I've "text file" stored in a column of a table in SQL Server database. How do I retrieve the text file from the database.
asked Sep 21 '11 at 08:50 AM in Default
The following BCP utility worked for the issue I posted earlier. The only issue pending is getting the timestamp from BillDt column. For formatting purpose we're inserting @@@ on all header records but what we noticed is that the BillDt (timestamp) is not displayed properly (see below the results from bcp utility). So, How do I get the BillDt in the correct format?
C:>bcp "SELECT TOP 5 '@@@', [BillDt], [FileName], [FileExt], [BillImage] FROM [Eclips].[dbo].[tblBill] WHERE BillType in ('ITBP2007', 'CURRENT_MONTH_DEMAND' )" queryout C:\Temp\eClips\eClipsdata.dat -N -S SQLSERVER01\TEST -TResults from BCP utility: @ @ @ ?ž H 9 9 9 9 - 9 9 9 9 - 9 9 _ 2 0 1 0 - 1 2 - 0 1 _ I T B P 2 0 0 7 . h t m H T M öu
@ @ @ !ž H 9 9 9 9 - 9 9 9 9 - 9 9 _ 2 0 1 0 - 1 1 - 0 1 _ I T B P 2 0 0 7 . t x t T X T u
@ @ @ å J 0 0 3 0 - 0 6 7 3 - 0 1 _ C U R R E N T _ M O N T H _ D E M A N D . T X T T X T :[
answered Sep 28 '11 at 04:23 PM
If I understand you right, you have a table in which there is a column that is either TEXT, NTEXT, VARCHAR(MAX) or NVARCHAR(MAX). You want to save the value in every row to a separate file.
The obvious way of doing this is to use a PowerShell script, especially if you wish to save on the 'client' rather than the Server.
If you need to extract the text as files on the server, as part of an archiving perhaps, or to do a file-based process, there are a variety of different ways. I'd recommend using PowerShell, again, but it depends on the circumstances, and the systems that you are most familiar with.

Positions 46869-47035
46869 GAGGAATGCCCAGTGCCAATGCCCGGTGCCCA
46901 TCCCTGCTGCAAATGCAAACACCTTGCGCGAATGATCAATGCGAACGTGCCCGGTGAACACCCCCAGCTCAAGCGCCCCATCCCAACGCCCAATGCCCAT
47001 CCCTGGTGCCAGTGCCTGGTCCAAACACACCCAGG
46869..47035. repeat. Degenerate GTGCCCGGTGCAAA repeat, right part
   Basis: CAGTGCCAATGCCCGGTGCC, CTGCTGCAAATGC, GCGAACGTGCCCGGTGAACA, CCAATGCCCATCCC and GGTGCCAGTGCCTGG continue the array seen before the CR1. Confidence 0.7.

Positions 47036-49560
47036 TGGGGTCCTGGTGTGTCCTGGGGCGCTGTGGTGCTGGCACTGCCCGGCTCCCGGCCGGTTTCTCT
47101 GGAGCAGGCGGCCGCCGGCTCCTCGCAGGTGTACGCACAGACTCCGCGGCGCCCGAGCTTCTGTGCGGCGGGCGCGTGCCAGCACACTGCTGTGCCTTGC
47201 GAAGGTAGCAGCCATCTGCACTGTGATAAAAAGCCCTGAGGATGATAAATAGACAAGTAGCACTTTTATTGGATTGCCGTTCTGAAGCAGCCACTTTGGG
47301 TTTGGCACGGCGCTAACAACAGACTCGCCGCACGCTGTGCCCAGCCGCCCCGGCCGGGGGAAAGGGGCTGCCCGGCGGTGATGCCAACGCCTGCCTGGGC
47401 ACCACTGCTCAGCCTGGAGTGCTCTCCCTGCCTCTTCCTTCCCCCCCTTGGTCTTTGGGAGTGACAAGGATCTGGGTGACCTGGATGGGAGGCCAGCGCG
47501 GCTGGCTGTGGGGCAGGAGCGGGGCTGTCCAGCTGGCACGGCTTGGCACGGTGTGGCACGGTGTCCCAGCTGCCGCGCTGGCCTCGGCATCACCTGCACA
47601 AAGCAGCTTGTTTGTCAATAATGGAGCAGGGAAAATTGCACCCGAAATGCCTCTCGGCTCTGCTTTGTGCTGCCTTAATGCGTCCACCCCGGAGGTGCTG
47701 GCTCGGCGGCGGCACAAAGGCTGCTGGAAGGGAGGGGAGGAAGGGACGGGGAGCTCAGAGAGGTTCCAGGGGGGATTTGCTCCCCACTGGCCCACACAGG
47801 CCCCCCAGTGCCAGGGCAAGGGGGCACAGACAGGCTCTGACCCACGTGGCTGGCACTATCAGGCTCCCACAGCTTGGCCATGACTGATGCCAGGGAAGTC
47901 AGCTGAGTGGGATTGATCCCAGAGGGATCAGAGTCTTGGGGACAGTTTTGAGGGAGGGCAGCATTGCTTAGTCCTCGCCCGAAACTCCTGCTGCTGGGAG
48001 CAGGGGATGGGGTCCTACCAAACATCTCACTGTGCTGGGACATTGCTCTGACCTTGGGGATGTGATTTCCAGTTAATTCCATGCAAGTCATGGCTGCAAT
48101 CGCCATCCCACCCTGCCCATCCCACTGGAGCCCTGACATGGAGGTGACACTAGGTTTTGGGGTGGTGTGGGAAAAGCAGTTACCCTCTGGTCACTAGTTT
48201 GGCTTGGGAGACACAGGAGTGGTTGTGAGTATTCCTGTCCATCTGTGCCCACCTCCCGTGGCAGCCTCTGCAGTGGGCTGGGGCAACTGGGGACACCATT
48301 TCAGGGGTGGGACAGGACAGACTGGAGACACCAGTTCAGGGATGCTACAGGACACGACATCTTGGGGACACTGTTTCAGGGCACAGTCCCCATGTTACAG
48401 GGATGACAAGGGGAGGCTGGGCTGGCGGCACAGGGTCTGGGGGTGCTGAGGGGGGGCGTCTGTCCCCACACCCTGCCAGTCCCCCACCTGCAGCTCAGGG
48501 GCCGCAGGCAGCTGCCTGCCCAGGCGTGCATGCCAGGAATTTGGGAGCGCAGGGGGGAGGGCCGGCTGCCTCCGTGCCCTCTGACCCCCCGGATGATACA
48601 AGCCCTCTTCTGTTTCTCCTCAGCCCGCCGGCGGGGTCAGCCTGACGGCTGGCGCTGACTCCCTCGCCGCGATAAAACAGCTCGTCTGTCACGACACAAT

If you need to do it in TSQL via BCP, then that's possible. If each row represents a file, then I think you'll have to get each 'text file' value from the table and then execute this procedure to save it to disk, supplying the file path for each row. Here is a general procedure to write out a VARCHAR(MAX) to disk as a file. (taken from my article [The TSQL of text files] . I suspect that there is a much cleaner way of doing this in your case since the text file is already a row in a permanent table, and my routine is for a variable; but I haven't the time to write it (and test it!).
----------------------------------------------------------------- IF OBJECT_ID (N'dbo.spSaveTextToFile') IS NOT NULL DROP PROCEDURE dbo.spSaveTextToFile GO CREATE PROCEDURE spSaveTextToFile @TheString VARCHAR(MAX), @Filename VARCHAR(255), @Unicode INT=0 AS SET NOCOUNT ON DECLARE @MySpecialTempTable VARCHAR(255) DECLARE @Command NVARCHAR(4000) DECLARE @RESULT INT
answered Sep 23 '11 at 12:26 AM